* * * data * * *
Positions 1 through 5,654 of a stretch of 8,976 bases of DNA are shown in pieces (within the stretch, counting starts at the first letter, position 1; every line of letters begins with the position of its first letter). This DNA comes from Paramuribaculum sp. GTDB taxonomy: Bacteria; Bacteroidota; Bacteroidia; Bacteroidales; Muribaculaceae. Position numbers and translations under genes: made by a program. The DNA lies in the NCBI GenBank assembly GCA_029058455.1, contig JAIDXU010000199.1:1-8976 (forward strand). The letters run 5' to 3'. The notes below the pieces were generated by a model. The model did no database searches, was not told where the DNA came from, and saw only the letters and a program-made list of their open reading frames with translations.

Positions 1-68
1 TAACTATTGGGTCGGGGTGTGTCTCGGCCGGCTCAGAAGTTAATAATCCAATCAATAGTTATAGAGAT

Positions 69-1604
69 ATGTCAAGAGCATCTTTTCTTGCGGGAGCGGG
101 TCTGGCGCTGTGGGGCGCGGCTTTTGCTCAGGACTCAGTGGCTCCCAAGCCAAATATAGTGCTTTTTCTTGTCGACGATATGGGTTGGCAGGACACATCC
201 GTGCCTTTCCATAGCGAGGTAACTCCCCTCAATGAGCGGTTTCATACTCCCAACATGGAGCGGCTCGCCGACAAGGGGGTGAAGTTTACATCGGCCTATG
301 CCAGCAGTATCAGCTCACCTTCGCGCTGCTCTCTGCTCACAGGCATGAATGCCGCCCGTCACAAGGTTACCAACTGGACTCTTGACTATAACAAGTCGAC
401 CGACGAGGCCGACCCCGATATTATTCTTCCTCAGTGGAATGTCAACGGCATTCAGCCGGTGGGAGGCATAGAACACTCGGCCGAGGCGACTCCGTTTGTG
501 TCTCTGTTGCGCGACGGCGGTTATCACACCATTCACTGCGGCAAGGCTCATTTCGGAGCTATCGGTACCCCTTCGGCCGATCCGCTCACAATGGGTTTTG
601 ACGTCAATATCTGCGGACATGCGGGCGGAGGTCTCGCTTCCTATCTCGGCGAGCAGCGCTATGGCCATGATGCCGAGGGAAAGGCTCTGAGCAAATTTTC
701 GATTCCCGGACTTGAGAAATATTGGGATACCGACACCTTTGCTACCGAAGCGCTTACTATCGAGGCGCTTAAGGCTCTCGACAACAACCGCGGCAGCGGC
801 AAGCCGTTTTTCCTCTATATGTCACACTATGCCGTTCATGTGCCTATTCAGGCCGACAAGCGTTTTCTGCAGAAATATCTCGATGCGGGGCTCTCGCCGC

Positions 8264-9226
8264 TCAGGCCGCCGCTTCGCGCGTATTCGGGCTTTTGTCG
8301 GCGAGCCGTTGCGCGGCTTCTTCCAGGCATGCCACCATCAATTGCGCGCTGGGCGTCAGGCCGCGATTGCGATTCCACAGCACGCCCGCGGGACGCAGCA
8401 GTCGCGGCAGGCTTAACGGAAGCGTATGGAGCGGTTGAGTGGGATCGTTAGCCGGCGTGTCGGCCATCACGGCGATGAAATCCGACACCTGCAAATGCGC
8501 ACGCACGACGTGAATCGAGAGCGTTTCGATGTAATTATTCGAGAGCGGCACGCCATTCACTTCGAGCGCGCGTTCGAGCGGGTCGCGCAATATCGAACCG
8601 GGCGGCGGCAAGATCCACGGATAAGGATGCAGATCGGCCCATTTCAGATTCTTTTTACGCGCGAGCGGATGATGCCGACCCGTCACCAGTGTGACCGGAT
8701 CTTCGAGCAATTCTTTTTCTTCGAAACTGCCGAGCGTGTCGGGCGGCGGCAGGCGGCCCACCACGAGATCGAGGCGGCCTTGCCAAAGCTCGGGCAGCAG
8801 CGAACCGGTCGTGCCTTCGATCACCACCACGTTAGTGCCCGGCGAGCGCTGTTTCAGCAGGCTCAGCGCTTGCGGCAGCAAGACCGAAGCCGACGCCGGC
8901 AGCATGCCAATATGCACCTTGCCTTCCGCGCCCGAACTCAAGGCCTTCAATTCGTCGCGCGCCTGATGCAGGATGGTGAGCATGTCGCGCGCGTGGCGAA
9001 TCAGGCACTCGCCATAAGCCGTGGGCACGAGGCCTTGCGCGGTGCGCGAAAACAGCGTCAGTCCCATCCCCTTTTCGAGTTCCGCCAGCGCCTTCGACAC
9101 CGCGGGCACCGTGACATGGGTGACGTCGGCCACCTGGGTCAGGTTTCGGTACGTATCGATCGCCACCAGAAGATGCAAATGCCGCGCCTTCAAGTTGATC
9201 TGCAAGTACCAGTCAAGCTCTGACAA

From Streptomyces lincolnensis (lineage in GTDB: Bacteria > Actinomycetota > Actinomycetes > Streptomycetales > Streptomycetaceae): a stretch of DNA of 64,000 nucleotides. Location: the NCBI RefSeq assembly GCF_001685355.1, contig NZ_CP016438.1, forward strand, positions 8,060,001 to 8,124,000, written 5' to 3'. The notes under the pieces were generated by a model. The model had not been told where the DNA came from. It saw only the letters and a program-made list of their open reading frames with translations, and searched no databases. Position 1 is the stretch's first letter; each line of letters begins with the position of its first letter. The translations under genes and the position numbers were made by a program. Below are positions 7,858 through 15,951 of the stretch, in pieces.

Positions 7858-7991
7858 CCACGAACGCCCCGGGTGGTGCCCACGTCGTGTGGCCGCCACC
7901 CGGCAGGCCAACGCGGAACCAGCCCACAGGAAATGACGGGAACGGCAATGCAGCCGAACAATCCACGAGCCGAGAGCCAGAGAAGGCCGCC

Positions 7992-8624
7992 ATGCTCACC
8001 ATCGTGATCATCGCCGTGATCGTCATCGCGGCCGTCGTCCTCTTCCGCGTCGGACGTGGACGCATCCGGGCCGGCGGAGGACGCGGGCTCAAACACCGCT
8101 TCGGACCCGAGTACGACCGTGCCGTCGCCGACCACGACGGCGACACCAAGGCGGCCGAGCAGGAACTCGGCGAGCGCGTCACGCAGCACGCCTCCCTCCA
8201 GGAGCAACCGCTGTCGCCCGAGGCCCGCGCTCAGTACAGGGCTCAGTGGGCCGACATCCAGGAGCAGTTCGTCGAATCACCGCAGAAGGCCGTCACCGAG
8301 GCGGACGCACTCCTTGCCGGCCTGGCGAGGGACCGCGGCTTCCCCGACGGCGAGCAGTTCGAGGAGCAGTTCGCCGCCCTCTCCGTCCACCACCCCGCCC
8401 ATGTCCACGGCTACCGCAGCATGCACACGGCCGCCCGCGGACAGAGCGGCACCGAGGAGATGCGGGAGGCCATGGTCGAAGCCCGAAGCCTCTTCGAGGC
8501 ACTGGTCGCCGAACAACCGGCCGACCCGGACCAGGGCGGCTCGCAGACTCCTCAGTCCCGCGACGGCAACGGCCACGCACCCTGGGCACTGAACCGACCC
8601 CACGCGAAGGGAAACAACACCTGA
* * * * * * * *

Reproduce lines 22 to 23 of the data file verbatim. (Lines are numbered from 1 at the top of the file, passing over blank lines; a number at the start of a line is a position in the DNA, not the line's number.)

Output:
8901 AGCATGCCAATATGCACCTTGCCTTCCGCGCCCGAACTCAAGGCCTTCAATTCGTCGCGCGCCTGATGCAGGATGGTGAGCATGTCGCGCGCGTGGCGAA
9001 TCAGGCACTCGCCATAAGCCGTGGGCACGAGGCCTTGCGCGGTGCGCGAAAACAGCGTCAGTCCCATCCCCTTTTCGAGTTCCGCCAGCGCCTTCGACAC